Wednesday, June 9, 2010

In short: Superstition (1982)

Terrible murders and mysterious deaths are happening in a boring house somewhere in the US. A dead witch who's supposedly trapped in a pond on the property is the guilty party, but only the mad caretaker and her mute son know the truth. Mum prefers to do the mad inconcrete warning bit, though, and the son feels it to be his duty to protect witchy-poo.

The utterly ineffectual police think the son is guilty of the deaths, but those guys couldn't even catch a cold.

Because the house is church property, the new parish priest decides to put an annoying alcoholic colleague, his two stupid and annoying daughters, his perfectly annoying wife and their transcendentally annoying little boy up in the house. After a renovation that costs further lives, that is. Nobody cares about the body count, so the family moves in, and dies, dies and dies. Other people get killed too. Between the killings, the young priest tries to find out what is wrong with the place (probably something he should have checked before he sent people there?) and is rewarded with some unhelpful flashbacks into the story of the dead witch. He learns that she's a dead witch out for revenge.

Could somebody please explain to me why this is a comparatively well-regarded example of early 80s US horror? Sure, I get that it's neat that Superstition is vaguely influenced by Italian horror, but the only thing its director James W. Roberson really seems to have learned from Italy's output is to put only the most punchable of characters into his film.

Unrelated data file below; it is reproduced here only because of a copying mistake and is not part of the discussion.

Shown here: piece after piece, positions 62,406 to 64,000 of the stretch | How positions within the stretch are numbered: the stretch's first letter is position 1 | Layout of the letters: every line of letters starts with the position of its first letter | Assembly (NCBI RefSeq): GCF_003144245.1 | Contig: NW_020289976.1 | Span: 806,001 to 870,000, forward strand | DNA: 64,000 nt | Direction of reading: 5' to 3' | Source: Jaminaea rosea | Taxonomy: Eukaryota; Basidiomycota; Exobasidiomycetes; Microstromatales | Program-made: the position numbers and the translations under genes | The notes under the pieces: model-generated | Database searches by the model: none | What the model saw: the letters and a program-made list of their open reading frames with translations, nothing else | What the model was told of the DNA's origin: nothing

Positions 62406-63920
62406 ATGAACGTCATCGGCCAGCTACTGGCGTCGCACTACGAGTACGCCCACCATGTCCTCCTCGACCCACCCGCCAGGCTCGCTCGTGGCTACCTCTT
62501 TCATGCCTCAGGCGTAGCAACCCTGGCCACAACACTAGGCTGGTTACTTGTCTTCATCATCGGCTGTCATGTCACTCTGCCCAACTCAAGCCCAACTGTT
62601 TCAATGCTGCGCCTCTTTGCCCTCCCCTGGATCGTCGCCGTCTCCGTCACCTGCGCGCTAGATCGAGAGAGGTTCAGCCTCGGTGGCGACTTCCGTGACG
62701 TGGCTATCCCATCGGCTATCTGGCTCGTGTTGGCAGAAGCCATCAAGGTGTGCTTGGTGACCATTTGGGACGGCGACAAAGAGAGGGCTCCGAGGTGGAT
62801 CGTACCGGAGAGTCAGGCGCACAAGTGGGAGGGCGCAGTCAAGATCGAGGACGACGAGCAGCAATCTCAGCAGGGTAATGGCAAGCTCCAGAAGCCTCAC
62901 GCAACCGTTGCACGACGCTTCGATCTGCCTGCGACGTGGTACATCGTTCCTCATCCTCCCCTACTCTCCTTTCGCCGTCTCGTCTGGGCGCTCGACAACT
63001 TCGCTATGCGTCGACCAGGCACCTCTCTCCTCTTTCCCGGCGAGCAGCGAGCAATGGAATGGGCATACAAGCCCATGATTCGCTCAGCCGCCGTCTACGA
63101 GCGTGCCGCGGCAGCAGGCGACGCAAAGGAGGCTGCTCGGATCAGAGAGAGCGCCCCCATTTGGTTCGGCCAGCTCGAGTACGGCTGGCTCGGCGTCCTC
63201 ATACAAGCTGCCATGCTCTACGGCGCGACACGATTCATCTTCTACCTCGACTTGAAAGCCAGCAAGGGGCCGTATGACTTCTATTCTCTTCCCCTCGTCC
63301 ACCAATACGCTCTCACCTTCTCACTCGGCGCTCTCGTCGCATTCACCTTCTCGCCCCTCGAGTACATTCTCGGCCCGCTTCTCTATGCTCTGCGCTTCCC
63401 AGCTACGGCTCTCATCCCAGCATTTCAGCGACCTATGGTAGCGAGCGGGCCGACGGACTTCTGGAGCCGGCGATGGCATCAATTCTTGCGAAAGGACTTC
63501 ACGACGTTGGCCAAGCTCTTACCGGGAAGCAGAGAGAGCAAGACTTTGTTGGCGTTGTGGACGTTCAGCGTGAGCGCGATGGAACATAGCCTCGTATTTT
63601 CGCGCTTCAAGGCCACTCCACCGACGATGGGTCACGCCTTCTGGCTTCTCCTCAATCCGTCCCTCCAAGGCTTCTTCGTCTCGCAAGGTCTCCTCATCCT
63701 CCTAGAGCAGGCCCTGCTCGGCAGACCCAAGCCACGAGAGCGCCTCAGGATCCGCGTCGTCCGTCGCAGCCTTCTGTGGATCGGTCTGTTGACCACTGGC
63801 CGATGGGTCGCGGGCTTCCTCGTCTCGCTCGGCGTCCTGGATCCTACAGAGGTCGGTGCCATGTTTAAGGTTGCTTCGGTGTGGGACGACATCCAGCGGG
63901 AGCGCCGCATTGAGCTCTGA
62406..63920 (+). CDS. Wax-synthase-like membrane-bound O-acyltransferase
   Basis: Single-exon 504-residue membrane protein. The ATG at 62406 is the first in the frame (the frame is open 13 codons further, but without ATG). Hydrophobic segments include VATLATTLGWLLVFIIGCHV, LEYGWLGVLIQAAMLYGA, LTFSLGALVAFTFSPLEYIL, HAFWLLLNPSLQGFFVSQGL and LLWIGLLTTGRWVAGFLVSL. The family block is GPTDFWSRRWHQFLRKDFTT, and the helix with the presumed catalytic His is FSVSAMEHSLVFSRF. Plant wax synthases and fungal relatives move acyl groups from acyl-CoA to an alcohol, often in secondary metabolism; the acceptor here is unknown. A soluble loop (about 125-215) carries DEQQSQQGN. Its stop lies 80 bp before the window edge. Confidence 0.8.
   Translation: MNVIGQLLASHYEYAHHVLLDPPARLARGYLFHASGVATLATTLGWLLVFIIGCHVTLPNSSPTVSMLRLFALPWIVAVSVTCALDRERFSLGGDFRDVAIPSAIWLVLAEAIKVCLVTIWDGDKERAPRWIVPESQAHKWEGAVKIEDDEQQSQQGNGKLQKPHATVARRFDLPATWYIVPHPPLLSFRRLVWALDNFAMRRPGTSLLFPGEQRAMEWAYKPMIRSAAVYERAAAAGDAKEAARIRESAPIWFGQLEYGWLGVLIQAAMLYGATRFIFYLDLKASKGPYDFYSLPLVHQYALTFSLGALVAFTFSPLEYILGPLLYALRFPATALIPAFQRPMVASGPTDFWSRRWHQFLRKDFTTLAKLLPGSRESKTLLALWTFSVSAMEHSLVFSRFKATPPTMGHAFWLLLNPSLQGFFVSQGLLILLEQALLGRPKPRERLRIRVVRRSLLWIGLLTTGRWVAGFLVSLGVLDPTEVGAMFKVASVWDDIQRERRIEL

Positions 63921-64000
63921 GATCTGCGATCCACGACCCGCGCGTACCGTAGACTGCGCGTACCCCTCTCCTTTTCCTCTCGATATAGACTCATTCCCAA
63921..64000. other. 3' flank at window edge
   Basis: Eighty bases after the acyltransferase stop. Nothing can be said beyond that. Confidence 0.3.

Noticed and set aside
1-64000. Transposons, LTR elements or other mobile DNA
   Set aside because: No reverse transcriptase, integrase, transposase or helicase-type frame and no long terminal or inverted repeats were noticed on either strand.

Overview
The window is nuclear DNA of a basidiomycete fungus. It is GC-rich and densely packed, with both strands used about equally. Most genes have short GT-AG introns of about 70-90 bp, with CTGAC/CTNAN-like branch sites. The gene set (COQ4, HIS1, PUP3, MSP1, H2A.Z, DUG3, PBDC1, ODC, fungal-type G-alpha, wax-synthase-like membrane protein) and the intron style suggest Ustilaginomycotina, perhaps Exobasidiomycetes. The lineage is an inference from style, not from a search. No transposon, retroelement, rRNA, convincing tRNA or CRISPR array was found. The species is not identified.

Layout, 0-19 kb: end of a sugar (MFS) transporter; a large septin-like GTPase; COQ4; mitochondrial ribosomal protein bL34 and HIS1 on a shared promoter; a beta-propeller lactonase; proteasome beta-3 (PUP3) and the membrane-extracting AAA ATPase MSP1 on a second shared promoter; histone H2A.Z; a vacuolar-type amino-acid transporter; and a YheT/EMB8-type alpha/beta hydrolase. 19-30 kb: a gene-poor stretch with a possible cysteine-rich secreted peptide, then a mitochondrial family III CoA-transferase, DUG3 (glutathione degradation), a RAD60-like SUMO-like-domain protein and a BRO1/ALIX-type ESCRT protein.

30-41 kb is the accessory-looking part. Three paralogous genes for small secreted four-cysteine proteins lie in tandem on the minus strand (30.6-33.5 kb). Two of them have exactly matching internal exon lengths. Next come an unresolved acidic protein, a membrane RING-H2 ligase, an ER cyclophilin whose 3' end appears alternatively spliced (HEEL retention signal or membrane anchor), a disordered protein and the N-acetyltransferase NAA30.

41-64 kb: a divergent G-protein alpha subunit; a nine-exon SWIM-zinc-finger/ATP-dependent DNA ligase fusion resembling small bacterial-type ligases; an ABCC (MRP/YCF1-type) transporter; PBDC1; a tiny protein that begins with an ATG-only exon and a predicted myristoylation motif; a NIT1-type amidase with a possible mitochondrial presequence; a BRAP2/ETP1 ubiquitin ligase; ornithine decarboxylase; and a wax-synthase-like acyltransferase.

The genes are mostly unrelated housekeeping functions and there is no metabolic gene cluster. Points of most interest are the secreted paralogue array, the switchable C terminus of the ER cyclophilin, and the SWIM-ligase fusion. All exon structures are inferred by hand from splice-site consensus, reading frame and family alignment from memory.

Well, okay, the story doesn't make much sense either, but where the lack of proper plotting in an Italian film is usually helpful in enhancing a film's uncanny or just plain strange mood, Superstition is just kinda boring and slow without much on screen that could keep one awake.

I just didn't find anything of interest in the film beside the killings. Those come fast and in large numbers, but are (after a promising and ridiculous beginning with a microwaved head that proceeds to explode and a defenestration of the gory kind) mostly much too plain and boring. If a film is only interested in the murders, then it needs to be creative with them. Superstition is as far from being creative as I am from being King of Luxemburg.

The film's complete lack of creativity and life is further reinforced by its terribly bland look. There's just nothing about Superstition that works.

 

4 comments:

Anarchivist said...

This is "a comparatively well-regarded example of early 80s US horror" -- and actually, that bar can be kind of low -- so I have long meant to watch it. Sometimes procrastination pays off!

houseinrlyeh said...

But perhaps you'll still love it? I don't want to talk you out of getting a more comprehensive picture of 80s horror than you already have.

Anarchivist said...

It's scary that you know me so well, considering we've never met.

houseinrlyeh said...

Informed guesses are a wonderful thing.